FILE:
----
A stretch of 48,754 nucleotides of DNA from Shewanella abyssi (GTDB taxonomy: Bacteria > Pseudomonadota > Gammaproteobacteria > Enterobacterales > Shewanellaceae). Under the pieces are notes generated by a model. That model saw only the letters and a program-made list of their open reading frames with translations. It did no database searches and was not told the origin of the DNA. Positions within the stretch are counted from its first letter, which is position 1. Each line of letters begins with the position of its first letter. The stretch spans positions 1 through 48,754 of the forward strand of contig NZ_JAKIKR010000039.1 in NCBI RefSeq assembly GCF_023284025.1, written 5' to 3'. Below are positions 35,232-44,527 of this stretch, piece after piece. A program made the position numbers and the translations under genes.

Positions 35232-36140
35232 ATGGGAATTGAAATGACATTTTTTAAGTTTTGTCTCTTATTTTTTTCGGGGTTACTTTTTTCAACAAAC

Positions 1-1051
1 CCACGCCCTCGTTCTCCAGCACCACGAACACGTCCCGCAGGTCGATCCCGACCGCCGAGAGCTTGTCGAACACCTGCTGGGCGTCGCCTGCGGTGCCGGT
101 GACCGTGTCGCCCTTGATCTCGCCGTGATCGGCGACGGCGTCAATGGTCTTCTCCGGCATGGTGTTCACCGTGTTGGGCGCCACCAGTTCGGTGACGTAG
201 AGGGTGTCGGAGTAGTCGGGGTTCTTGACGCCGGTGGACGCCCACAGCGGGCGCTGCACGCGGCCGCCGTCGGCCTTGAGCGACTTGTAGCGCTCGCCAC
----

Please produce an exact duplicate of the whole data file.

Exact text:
A stretch of 48,754 nucleotides of DNA from Shewanella abyssi (GTDB taxonomy: Bacteria > Pseudomonadota > Gammaproteobacteria > Enterobacterales > Shewanellaceae). Under the pieces are notes generated by a model. That model saw only the letters and a program-made list of their open reading frames with translations. It did no database searches and was not told the origin of the DNA. Positions within the stretch are counted from its first letter, which is position 1. Each line of letters begins with the position of its first letter. The stretch spans positions 1 through 48,754 of the forward strand of contig NZ_JAKIKR010000039.1 in NCBI RefSeq assembly GCF_023284025.1, written 5' to 3'. Below are positions 35,232-44,527 of this stretch, piece after piece. A program made the position numbers and the translations under genes.

Positions 35232-36140
35232 ATGGGAATTGAAATGACATTTTTTAAGTTTTGTCTCTTATTTTTTTCGGGGTTACTTTTTTCAACAAAC

Positions 1-1051
1 CCACGCCCTCGTTCTCCAGCACCACGAACACGTCCCGCAGGTCGATCCCGACCGCCGAGAGCTTGTCGAACACCTGCTGGGCGTCGCCTGCGGTGCCGGT
101 GACCGTGTCGCCCTTGATCTCGCCGTGATCGGCGACGGCGTCAATGGTCTTCTCCGGCATGGTGTTCACCGTGTTGGGCGCCACCAGTTCGGTGACGTAG
201 AGGGTGTCGGAGTAGTCGGGGTTCTTGACGCCGGTGGACGCCCACAGCGGGCGCTGCACGCGGCCGCCGTCGGCCTTGAGCGACTTGTAGCGCTCGCCAC